by Rick Pruetz, Vice President, Ecocity Builders
The governor of California recently made headlines by announcing that all new passenger cars and light trucks sold in the state after 2035 would have to be electric vehicles. It’s welcome news, of course. But since the founding of Ecocity Builders in 1992, we have argued that true sustainability requires a total makeover of most cities by transitioning to compact, mixed-use neighborhoods where the need for individual vehicular trips is significantly reduced because residents can easily reach workplaces, schools, shopping, recreation and even open space on foot or by bicycle. For the last decade or two, major planning organizations have been agreeing with the Ecocity Builders mantra, most recently Smart Growth America.
In October 2020, Smart Growth America (SGA) released a report on transportation, land use, and climate change entitled Driving Down Emissions. Anyone who has followed the Ecocity Builders’ Ecocity Standards will be familiar with the prescriptions in this publication.
In addition to fuel-efficient cars, we need fuel-efficient cities. This is not easy because many governments have created cities that put people at the mercy of individual automobiles. For the past 70 years, sprawl has hamstrung public transportation, choked communities with traffic congestion, generated a pandemic of vehicular injuries and death as well as increased air pollution to the point where transportation now represents the largest percentage of US carbon emissions. These impacts are compounded when considering growing income inequality and the fact that households spend roughly $10,000 annually to buy, maintain, house, insure, and fuel a single car.
Transportation is the leading US contributor to climate change and, according to SGA, 83 percent of these emissions come from household trips and home deliveries. Improvements in fleet efficiency between 1990 and 2017 have been overwhelmed by the fact that driving in the US increased by 50 percent and US vehicle miles traveled (VMT) per capita increased by 15 percent during this period.
Building more roads only induces more traffic, thereby nullifying the attempt to solve congestion by pouring more concrete. SGA quantifies this as a one-to-one ratio: each ten percent increase in lane miles can induce a ten percent increase in driving. Even though we have known the futility of trying to pave our way out of congestion, governments have practically been forced to expand roadways by metrics that grade performance not on how easily people can access everyday destinations but on how easily cars can speed through a community with the least delay or inconvenience.
Sprawl costs Americans more than $1 trillion annually in infrastructure, delivery of public services, and transportation. Low-density development destroys essential farmland, forests, and other natural areas needed to sequester carbon. Pavement and other impervious surfaces also accelerate the heat island effect and increase run-off pollution to our already struggling waterways.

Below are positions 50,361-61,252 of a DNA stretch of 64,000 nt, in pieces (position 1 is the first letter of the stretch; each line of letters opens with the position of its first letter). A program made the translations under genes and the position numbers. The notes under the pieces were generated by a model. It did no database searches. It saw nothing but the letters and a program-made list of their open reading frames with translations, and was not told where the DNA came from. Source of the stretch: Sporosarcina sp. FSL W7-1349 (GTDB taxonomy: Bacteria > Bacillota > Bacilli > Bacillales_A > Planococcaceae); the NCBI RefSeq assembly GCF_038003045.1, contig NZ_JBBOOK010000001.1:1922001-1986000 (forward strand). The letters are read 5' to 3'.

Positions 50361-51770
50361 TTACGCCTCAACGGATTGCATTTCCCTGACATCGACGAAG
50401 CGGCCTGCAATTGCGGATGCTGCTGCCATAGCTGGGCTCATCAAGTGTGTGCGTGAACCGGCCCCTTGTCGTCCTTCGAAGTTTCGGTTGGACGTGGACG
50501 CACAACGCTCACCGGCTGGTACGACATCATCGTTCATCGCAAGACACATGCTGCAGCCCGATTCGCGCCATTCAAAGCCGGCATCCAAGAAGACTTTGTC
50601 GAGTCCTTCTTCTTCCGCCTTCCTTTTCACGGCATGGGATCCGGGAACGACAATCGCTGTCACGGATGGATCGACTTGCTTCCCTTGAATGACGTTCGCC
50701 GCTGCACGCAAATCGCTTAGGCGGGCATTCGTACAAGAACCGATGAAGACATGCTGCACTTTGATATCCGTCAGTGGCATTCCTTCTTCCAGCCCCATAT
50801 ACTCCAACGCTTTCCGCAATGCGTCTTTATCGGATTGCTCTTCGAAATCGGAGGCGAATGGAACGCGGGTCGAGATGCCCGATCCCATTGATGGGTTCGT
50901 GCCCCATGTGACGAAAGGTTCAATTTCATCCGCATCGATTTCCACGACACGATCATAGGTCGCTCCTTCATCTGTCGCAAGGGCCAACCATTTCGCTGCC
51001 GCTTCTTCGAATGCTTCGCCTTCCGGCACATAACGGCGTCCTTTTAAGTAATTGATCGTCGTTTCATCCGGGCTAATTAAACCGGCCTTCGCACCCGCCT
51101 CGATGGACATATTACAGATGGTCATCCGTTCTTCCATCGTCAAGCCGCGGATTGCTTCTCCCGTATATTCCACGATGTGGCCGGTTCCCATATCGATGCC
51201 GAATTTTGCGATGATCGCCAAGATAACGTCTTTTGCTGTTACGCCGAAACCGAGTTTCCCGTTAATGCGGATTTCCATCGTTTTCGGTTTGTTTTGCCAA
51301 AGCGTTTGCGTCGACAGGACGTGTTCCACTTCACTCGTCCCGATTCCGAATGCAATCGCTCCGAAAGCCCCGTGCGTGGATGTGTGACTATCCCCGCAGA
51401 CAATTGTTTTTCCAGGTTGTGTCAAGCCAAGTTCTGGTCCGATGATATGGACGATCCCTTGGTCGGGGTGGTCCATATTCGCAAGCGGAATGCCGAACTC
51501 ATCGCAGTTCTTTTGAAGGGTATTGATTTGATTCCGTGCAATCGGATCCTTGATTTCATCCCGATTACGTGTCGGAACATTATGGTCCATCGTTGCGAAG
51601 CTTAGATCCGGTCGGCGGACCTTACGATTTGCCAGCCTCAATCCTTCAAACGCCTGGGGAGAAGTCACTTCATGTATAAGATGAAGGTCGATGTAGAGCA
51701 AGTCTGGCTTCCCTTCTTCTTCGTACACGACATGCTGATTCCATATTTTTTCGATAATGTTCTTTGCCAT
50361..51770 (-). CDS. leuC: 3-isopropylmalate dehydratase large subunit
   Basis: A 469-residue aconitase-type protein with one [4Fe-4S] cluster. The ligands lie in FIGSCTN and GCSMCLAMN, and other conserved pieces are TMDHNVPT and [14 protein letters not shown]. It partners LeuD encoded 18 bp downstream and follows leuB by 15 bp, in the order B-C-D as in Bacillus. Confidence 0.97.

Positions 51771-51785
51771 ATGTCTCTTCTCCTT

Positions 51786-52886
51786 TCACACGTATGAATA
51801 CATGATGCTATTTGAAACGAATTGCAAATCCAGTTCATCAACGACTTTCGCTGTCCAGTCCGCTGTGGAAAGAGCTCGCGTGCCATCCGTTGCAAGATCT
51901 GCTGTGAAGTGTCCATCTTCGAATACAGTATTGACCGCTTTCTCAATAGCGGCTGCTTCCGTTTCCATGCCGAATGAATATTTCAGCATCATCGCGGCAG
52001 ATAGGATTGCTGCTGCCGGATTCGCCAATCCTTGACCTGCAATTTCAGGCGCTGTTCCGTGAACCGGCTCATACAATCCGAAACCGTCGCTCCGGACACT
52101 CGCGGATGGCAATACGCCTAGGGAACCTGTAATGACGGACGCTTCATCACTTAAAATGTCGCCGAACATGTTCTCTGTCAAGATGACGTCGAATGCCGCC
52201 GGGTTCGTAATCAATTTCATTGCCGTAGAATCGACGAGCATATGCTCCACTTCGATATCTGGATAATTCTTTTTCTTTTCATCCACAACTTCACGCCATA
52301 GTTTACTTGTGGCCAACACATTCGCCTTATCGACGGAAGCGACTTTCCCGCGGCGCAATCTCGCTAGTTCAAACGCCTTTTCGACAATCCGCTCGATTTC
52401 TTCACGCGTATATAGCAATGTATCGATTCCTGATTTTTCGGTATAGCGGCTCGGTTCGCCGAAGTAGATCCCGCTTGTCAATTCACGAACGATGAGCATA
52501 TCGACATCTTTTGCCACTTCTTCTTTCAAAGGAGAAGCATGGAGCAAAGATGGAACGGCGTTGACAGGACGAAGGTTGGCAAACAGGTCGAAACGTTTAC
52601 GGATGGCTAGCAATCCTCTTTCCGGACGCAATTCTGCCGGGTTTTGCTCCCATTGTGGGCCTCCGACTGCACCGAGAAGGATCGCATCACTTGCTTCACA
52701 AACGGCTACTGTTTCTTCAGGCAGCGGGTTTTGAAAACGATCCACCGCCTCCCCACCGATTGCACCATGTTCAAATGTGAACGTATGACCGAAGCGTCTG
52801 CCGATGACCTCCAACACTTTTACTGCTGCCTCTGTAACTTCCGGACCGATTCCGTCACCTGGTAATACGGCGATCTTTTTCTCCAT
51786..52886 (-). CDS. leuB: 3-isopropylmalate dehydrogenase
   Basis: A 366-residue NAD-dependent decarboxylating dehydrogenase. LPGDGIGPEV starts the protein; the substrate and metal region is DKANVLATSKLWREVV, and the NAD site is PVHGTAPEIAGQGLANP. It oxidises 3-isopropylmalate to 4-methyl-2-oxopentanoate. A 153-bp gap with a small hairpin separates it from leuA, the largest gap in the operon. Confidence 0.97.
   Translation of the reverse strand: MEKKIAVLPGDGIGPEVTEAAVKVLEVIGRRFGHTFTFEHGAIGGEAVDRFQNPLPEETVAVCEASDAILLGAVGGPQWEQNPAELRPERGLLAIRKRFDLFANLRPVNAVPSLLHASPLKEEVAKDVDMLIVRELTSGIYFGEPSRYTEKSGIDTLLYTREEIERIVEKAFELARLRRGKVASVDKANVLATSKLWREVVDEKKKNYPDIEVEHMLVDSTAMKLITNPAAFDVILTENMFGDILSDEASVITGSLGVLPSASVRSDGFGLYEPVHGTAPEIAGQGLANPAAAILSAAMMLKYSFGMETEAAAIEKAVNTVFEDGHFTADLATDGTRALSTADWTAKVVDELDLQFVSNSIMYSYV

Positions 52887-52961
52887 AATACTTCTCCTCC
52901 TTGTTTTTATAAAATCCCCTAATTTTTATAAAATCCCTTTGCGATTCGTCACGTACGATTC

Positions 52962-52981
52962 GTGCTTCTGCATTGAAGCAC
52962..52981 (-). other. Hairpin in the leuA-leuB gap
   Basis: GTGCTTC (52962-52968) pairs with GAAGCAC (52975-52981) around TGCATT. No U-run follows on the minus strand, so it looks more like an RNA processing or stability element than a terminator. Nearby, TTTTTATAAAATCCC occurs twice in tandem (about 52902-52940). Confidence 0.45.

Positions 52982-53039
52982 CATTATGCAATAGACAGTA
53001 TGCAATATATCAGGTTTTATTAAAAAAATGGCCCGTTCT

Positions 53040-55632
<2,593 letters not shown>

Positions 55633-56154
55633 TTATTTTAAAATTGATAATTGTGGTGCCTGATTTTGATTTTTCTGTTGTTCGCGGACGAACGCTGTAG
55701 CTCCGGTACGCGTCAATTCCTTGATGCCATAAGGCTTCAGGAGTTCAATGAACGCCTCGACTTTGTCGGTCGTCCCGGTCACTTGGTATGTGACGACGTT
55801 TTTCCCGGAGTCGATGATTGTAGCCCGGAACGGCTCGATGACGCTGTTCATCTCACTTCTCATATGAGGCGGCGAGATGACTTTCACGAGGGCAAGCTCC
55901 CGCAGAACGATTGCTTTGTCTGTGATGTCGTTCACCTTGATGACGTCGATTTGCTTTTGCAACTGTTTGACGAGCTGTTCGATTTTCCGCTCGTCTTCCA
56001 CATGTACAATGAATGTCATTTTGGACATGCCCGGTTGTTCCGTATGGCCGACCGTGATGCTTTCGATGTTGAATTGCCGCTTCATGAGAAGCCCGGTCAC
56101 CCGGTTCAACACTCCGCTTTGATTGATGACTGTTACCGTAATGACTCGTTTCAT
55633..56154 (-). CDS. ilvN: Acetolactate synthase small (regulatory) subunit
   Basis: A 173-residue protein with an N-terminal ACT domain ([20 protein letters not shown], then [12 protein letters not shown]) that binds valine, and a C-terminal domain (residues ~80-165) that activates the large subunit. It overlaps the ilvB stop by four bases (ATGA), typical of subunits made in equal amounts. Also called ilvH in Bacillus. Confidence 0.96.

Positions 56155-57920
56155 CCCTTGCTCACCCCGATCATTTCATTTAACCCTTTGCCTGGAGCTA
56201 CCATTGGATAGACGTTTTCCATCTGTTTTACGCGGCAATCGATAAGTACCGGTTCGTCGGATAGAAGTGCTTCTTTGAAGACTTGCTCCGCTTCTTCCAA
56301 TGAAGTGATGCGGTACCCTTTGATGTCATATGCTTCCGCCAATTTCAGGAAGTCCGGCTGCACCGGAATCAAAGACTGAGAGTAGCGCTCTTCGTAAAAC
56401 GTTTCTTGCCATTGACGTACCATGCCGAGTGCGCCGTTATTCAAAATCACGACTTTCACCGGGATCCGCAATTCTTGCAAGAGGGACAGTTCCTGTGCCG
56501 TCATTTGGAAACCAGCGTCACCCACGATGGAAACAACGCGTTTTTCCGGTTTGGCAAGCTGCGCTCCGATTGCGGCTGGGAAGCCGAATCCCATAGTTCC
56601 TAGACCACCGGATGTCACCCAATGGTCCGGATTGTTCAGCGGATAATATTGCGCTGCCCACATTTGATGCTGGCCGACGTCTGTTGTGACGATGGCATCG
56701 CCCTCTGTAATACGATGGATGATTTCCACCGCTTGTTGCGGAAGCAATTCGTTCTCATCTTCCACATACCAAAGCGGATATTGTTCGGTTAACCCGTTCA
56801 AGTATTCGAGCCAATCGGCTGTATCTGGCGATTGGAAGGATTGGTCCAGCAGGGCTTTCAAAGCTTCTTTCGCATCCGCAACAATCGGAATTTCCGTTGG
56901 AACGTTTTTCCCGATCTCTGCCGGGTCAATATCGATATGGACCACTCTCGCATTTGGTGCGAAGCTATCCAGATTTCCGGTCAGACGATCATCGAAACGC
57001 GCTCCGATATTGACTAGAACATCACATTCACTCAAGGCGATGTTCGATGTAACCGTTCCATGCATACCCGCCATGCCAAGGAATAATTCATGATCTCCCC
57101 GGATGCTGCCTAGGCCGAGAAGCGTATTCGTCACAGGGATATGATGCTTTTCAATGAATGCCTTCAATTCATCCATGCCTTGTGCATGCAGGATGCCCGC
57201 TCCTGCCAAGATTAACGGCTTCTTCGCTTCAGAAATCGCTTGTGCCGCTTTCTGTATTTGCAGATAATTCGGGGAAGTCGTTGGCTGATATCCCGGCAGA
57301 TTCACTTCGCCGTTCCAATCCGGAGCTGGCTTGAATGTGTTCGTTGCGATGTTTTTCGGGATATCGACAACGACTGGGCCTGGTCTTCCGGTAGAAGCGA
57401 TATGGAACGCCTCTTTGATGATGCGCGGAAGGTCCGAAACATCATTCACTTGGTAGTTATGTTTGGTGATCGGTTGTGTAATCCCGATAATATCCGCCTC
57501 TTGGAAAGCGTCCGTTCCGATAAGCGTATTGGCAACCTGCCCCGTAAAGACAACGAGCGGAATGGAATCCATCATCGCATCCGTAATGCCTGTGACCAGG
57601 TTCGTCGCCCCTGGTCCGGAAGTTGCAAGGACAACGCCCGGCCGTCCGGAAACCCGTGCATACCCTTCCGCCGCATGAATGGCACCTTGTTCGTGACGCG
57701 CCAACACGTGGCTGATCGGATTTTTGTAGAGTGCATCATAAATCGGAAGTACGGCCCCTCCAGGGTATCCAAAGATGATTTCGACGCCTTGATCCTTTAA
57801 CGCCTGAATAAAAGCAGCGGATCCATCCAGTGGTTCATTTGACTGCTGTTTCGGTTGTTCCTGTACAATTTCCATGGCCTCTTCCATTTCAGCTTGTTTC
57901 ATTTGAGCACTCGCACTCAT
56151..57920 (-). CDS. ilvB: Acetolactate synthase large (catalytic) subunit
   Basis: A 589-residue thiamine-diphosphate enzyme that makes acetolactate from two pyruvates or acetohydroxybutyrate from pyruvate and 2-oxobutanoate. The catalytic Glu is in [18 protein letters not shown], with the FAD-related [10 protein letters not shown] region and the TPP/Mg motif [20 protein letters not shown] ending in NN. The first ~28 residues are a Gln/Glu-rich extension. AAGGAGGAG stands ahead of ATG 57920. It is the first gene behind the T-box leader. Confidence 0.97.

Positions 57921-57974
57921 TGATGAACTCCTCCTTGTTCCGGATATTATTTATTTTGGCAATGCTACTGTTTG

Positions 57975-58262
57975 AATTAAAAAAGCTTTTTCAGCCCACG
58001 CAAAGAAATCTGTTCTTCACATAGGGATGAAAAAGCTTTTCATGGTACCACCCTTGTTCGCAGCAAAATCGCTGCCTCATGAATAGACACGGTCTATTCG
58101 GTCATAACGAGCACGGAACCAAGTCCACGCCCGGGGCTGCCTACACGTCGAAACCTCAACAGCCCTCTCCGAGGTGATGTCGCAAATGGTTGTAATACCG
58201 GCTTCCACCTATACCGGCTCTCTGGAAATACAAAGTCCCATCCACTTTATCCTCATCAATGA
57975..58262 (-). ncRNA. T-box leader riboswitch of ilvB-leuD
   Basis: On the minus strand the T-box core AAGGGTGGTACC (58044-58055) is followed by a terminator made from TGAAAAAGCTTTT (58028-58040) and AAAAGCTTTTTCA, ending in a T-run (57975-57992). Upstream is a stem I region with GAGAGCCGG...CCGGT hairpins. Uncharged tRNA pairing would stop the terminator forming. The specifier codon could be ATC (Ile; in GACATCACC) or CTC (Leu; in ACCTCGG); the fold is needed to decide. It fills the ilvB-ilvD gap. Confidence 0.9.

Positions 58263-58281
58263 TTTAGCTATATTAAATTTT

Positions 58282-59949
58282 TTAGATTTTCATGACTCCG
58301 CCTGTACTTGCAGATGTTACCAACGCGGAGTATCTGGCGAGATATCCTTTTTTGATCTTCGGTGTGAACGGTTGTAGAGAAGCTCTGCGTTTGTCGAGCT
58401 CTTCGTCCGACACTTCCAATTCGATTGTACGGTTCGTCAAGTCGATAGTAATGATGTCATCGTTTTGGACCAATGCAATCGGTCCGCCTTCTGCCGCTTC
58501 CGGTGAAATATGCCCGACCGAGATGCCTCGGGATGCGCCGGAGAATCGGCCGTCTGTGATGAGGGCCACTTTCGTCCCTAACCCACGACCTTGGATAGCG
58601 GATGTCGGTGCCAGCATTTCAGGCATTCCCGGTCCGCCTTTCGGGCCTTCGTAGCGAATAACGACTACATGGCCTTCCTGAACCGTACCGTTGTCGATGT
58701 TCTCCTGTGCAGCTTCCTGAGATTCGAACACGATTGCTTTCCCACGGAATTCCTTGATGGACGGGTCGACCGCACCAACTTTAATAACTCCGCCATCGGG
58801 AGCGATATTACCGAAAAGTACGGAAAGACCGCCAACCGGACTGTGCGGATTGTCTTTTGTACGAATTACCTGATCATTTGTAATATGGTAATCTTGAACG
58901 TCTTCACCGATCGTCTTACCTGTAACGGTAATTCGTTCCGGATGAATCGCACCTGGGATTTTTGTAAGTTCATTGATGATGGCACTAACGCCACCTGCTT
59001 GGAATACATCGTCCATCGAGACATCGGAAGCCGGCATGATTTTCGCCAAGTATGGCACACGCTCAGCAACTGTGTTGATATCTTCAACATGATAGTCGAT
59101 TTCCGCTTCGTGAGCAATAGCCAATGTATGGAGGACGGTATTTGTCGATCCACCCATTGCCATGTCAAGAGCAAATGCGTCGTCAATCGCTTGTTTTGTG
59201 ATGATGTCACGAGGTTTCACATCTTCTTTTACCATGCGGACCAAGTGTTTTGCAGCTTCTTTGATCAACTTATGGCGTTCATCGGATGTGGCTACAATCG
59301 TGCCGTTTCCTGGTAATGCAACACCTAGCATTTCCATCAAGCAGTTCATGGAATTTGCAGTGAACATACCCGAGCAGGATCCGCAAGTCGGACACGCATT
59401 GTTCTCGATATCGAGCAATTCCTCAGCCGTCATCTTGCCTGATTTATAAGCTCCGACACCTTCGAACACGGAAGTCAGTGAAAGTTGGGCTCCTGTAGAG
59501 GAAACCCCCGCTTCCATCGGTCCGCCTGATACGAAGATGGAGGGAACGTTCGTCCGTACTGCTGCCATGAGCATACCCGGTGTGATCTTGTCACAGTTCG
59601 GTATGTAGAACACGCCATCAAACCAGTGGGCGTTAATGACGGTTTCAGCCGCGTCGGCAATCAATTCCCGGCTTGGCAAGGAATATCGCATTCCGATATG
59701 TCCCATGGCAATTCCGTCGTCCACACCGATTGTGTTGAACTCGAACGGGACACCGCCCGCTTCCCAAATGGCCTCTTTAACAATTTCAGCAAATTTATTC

The first of five recommendations in Driving Down Emissions urges cities to respond to proven demand for more housing in walkable, compact neighborhoods. Residents of compact communities drive 20 to 40 percent less while experiencing improved health and safety plus reduced transportation expenses. Many but not all cities are heeding this advice and changing their zoning codes to promote dense, mixed-use development that minimizes the need for driving.
Safer, slower streets encourage people to drive less and walk and bicycle more. The Complete Streets program in the US aims to remake streets with inviting sidewalks and bike lanes (ideally protected from traffic). A growing number of US cities are recognizing the common sense of European reliance on bike transportation to efficiently and equitably use limited rights of way. The “all ages & abilities” goal has been gaining in popularity in an effort to make it possible for any person to safely and comfortably make most daily trips by bicycle and consequently reduce or even eliminate the need for a personal car.
As its fifth recommendation, Driving Down Emissions calls for measuring mobility not on the basis of traffic speed and flow but on how easily people can get to where they want to go. Compact, mixed-use neighborhoods reduce the need for trips by motor vehicles and consequently reduce the need for costly roadway infrastructure. SGA is essentially advocating the metric of “access by proximity” which is the first indicator of the Ecocity Standards.
Driving Down Emissions urges us to view electric vehicles as helpful but not nearly as essential to climate action as well-built communities. Several European cities illustrate that takeaway including the Hammarby Sjostad eco-neighborhood of Stockholm, which aims to be a net-zero GHG emitter by 2030, and Copenhagen, which is on track to be carbon neutral by 2025. US cities have largely been headed in the wrong direction for decades. But there is no better time to change course than now.